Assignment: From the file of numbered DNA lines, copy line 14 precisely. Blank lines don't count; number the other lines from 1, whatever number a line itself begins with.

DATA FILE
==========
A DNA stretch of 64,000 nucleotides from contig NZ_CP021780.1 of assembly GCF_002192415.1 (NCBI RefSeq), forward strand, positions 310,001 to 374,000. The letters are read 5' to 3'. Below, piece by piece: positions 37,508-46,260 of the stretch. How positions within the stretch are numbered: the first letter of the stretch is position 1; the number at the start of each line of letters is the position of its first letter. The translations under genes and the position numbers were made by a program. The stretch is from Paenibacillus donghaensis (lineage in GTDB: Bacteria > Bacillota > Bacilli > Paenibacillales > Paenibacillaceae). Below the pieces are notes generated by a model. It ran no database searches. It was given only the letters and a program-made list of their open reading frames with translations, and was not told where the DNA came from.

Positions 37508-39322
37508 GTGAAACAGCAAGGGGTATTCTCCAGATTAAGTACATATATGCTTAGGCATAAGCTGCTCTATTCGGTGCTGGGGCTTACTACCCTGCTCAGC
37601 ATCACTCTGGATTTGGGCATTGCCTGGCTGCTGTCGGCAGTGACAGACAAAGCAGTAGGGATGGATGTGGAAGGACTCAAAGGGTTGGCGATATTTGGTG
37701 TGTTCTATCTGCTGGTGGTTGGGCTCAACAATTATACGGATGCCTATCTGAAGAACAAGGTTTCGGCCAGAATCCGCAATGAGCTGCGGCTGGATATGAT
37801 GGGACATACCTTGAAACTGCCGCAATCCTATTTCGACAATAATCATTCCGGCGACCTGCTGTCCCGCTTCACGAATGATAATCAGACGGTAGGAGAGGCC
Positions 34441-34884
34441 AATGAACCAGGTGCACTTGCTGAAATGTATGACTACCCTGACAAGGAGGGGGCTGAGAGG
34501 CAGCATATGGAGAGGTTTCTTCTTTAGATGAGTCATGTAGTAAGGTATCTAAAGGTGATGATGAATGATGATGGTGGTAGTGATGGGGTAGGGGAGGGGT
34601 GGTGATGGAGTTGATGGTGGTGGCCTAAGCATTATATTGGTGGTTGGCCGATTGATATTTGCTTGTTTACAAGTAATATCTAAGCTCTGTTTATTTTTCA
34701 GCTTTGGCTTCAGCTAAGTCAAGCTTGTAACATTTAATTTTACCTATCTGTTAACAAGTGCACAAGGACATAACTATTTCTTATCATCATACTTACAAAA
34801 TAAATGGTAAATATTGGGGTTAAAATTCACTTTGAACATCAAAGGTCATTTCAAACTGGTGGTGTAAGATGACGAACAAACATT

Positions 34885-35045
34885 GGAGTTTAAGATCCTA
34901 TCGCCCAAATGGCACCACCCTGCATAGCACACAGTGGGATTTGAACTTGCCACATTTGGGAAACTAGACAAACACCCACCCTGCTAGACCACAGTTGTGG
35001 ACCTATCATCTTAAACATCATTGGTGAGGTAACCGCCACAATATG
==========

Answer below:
34885 GGAGTTTAAGATCCTA